This video says about itself:
29 June 2010 | 1:36
The newly discovered Leviathan melvillei was a prehistoric sperm whale with massive teeth, each a foot long. It ate other whales.
From the BBC today:
‘Sea monster’ whale fossil unearthed
By Pallab Ghosh
Science correspondent, BBC News
Researchers have discovered the fossilised remains of an ancient whale with huge, fearsome teeth.
Writing in the journal Nature, the scientists have dubbed the 12 million-year-old creature “Leviathan”.
It is thought to have been more than 17m long, and might have engaged in fierce battles with other giant sea creatures from the time.
Leviathan was much like the modern sperm whale in terms of size and appearance.
But that is where the similarity ends. While the sperm whale is a relatively passive animal, sucking in squid from the depths of the ocean, Leviathan was an aggressive predator.
According to Dr Christian de Muizon, director of the Natural History Museum in Paris, Leviathan could have hunted out and fed on large sea creatures such as dolphins, seals and even other whales.
“It was a kind of a sea monster,” he said.
“And it’s interesting to note that at the same time in the same waters was another monster, which was a giant shark about 15m long. It’s possible that they might have fought each other”.
The researchers speculate that Leviathan was able to feed on very large prey up to 8m long. It would catch the prey in its huge jaws and tear it apart quickly and effectively with its giant teeth.
A 3m-long fossilised skull of the creature was discovered by researchers in southern Peru in 2008. Dr de Muizon’s student, Olivier Lambert was among them.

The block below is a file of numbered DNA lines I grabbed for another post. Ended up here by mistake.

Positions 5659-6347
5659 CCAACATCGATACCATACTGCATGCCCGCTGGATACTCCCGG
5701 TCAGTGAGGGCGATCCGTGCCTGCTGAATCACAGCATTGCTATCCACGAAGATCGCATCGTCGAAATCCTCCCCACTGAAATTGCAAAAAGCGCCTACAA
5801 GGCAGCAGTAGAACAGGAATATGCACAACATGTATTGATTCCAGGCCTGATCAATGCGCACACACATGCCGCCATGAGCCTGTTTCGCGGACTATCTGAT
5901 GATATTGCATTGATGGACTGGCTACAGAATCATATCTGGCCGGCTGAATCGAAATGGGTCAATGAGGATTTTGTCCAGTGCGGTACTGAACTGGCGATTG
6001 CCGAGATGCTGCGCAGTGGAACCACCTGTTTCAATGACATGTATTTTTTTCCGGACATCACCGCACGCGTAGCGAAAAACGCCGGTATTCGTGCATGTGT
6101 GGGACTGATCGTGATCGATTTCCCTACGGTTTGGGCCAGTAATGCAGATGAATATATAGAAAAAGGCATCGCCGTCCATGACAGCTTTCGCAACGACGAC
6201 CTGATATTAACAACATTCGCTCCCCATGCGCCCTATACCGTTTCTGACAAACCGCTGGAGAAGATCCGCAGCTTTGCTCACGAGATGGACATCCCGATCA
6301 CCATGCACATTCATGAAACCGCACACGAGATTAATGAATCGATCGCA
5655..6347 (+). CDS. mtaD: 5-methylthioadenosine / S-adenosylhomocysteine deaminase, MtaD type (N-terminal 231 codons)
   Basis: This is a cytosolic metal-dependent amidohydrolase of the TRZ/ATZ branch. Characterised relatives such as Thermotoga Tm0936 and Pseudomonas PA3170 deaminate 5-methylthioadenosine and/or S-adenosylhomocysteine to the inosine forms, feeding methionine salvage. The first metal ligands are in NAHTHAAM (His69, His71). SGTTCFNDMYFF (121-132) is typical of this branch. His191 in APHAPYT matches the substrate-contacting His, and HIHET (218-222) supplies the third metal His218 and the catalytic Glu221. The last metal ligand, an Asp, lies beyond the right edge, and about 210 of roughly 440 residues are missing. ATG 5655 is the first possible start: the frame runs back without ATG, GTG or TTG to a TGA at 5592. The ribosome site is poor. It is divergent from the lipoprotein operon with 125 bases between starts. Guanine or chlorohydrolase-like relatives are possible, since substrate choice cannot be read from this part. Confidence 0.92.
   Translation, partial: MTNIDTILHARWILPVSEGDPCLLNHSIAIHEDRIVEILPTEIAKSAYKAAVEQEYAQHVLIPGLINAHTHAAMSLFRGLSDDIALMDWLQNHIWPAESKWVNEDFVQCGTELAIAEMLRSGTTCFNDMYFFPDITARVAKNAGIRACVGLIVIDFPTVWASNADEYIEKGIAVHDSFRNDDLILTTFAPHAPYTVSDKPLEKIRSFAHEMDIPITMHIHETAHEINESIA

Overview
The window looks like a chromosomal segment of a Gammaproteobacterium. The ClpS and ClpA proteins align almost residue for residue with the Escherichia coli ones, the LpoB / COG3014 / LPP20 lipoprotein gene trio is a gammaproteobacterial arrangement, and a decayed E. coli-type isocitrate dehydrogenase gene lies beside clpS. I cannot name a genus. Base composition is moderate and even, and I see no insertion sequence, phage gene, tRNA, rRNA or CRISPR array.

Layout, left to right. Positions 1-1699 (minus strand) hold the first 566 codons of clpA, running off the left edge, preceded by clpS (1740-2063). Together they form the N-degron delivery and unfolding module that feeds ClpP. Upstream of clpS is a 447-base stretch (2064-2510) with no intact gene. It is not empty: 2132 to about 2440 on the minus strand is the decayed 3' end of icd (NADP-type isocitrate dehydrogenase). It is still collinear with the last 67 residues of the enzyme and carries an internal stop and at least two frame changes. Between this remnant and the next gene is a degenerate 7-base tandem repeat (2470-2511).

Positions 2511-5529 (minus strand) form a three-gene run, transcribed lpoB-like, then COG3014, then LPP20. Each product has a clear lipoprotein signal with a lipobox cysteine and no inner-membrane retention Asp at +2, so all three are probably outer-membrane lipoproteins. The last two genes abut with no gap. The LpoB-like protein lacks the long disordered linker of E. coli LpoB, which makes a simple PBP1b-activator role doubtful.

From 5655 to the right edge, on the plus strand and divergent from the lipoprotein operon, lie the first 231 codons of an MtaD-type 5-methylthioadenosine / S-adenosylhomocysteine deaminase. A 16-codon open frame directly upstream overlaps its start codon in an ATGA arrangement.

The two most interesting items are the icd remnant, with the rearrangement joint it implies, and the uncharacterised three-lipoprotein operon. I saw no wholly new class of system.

“It was the last day of our field trip when one of our colleagues came and told us that he thought he’d found something very interesting. So we joined him and he showed it to us,” he said.
“We immediately saw that it was a very large whale and when we looked closer we saw it was a giant sperm whale with huge teeth.”
The teeth were more than twice the length and diameter of those found in modern sperm whales and they were on the upper and lower jaws.
Dr Christian de Muizon compares the giant’s teeth with those of a sperm whale
Sperm whales only have teeth on their lower jaw.
Dr Lambert and his colleagues had speculated that such a fierce creature might once have existed on the basis of discoveries of individual teeth.
Now, the discovery of the skull means that the Leviathan is not merely the stuff of myth and legend.
“Finally we found it,” said Dr Lambert. ” It was a very exciting moment”.
The researchers do not know why this ancient whale died out. They speculate that the ecology and environment changed so that the creature had to change its feeding habits.
That may have led to the emergence of today’s much gentler sperm whales, with the carnivorous niche filled by killer whales as conditions swung back again.
The authors of the report in Nature, who are all whale experts, are fans of the novel Moby Dick, which involves a ferocious white sperm whale.
So taken are they with the novel that they decided to dedicate their discovery to the author, Herman Melville, and give the creature its full scientific name of Leviathan melvillei.
See also here.
The genus name Leviathan, proposed in this Letter for a new fossil physeteroid from the Miocene of Peru, is preoccupied by Leviathan Koch, 1841 (ref. 1), a junior subjective synonym of Mammut Blumenbach, 1799 (ref. 2). We propose here a replacement name Livyatan gen. nov. The type species is placed in this genus to form the binomial Livyatan melvillei. The diagnosis and content of the new genus follow our Letter. ‘Livyatan’ is a Hebrew name applied to large marine monsters in popular and mythological stories: here.
The inspiration behind Moby Dick: here.
Whale fossils from the Faiyum, Egypt: here.
July 2010. The Torbay sperm whale has been seen again – and this time it is thought it might have a calf with it. The whale was spotted from the clifftops at around 6.30am on August 5th about 150 yards off North Preston Beach. Paignton resident Ken Rowe, a former oil industry worker who has been used to seeing large fish and sea mammals all his working life across the world, couldn’t thought he was seeing things: here.
Sperm whales & giant squid may be mortal enemies: here.
‘Superpod’ of 1,000 dolphins spotted off Skye: here.